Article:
If you’ve been trying to lose some weight and nothing seems to be working, Now might be the time to look into apple cider vinegar.
Apple Cider Vinegar (ACV) has been hailed as a perfect natural remedy, used as a preventive and curative measure by many.
ACV is known to be a great detoxifier, flushing out toxins in the body which lead to a better functioning body all around.
Scientific studies, as well as practical experience, has proven that drinking apple cider vinegar can help you lose weight.
A 2009 research study published in the Bioscience, Biotechnology and Biochemistry journal, shows that drinking 2 tablespoons of vinegar for just three months caused a significant decrease in waist circumference, triglycerides.
And of course body weight, abdominal fat.
Apple cider vinegar which is made from crushed apples, then distilled and fermented is a liquid that is high in acetic acid.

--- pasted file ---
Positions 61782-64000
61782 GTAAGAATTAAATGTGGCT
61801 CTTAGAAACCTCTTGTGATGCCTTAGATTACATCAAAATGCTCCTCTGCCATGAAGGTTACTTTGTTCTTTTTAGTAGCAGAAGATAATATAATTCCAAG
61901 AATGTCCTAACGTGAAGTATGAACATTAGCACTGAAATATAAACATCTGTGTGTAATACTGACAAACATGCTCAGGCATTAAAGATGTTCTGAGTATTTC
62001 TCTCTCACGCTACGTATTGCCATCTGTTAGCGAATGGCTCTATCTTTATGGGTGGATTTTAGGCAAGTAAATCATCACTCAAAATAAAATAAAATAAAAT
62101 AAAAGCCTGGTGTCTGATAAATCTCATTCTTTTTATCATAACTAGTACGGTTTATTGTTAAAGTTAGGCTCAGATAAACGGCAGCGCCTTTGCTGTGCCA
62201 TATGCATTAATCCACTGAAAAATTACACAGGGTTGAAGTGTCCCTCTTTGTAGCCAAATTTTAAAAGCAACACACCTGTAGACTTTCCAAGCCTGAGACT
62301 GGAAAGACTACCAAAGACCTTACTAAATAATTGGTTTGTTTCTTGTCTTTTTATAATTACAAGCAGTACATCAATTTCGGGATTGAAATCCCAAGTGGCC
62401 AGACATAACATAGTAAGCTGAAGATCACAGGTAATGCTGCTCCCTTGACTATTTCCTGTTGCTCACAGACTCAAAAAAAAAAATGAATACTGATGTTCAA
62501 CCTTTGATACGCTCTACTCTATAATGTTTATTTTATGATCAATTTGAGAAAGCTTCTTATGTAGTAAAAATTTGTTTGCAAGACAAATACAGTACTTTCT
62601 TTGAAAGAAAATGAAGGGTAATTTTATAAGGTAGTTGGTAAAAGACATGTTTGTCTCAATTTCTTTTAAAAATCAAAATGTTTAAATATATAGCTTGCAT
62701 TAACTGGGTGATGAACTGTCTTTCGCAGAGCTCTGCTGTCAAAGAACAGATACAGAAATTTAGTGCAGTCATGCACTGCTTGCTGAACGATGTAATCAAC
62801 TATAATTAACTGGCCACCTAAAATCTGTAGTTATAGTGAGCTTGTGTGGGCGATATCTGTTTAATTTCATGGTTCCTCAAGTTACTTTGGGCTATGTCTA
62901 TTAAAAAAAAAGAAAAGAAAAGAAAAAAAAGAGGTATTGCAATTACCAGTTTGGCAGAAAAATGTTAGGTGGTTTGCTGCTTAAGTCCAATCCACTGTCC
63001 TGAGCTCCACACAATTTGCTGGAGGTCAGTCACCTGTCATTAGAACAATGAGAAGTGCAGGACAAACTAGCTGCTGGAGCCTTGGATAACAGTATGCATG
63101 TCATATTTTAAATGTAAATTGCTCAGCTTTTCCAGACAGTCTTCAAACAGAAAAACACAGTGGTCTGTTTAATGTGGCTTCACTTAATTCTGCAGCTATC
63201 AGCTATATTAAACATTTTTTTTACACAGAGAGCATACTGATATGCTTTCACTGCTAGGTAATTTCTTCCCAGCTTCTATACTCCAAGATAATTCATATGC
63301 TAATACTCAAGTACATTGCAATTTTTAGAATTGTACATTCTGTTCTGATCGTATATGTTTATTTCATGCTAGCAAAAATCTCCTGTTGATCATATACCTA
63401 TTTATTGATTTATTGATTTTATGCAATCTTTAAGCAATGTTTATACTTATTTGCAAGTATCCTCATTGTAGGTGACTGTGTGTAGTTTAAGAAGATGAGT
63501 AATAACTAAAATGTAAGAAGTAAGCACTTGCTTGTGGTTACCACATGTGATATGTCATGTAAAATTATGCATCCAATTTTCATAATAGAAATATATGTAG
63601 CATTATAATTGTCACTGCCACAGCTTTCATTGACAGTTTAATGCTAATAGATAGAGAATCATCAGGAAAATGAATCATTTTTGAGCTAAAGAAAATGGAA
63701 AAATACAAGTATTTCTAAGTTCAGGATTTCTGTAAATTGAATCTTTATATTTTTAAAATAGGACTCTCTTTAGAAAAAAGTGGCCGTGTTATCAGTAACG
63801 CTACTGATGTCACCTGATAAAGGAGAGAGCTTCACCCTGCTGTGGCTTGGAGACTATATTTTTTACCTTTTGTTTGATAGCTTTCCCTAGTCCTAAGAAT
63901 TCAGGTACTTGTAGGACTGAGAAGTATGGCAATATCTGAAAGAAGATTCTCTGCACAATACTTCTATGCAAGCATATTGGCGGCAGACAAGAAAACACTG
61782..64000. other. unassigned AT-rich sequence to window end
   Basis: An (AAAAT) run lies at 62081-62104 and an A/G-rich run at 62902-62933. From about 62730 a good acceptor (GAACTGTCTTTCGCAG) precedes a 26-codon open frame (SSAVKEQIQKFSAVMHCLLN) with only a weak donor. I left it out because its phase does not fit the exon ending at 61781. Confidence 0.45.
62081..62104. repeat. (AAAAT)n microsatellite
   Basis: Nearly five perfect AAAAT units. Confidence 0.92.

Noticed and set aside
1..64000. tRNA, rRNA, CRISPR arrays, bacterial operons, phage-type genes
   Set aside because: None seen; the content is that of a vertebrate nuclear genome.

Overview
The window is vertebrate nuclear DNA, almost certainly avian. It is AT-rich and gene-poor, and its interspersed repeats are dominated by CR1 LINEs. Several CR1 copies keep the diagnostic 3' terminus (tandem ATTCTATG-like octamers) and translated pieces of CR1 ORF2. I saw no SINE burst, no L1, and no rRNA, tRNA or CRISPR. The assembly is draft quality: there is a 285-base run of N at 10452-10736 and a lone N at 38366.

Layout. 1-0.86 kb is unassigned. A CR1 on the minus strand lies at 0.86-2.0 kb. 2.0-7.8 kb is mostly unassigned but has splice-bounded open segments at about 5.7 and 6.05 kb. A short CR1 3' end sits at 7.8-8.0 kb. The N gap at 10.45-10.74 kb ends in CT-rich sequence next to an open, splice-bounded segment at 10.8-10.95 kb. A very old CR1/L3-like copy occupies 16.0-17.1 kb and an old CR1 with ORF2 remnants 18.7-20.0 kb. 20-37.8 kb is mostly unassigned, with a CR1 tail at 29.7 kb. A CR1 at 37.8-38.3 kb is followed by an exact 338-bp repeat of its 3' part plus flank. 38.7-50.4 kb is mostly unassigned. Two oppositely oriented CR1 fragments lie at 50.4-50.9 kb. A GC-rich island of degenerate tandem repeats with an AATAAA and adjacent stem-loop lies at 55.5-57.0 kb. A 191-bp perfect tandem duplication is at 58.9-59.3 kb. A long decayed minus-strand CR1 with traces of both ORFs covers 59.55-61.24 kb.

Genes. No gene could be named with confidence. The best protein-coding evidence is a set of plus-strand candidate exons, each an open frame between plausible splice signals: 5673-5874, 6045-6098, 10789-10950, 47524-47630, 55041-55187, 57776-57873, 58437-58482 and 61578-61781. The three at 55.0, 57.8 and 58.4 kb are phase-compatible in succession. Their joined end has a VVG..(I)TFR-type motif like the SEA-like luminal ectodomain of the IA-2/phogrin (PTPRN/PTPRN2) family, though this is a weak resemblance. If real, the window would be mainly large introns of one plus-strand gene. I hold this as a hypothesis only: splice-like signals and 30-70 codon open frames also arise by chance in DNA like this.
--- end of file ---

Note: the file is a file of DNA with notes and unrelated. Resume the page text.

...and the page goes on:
Apple cider vinegar taps into several physiological mechanisms which support weight loss.
The following are important roles played by apple cider vinegar in your weight loss quest.
1. Apple Cider Vinegar Prevents Fat Accumulation
Apple cider vinegar prevents fat accumulation by stimulating your rate of metabolism and makes you burn fat faster.
The organic acid content and enzyme present in ACV plays this role.
Although, there aren’t many human studies that would support this explanation.
A Japanese scientific study in 2009 was observing the effects of acetic acid on rats that were fed a fat-rich diet.
The studies concluded that the consumption of acetic acid (one of the primary constituent of ACV) suppresses fat accumulation.
Another study in Japan found that over a period of 3 months, obese participants lost fat around their stomachs with a daily intake of apple cider vinegar.
2. It Acts as an Appetite Suppressor
Apple cider vinegar provides a feeling of satiety thereby making you eat less.
A 2005 research study published in the European Journal of Clinical Nutrition proves this claim. It was discovered that subjects who ate bread with vinegar felt significantly fuller than their counterparts who were fed only bread.
The more acetic acid (the primary constituent of vinegar) the participants ingested, the more satisfied and fuller they were.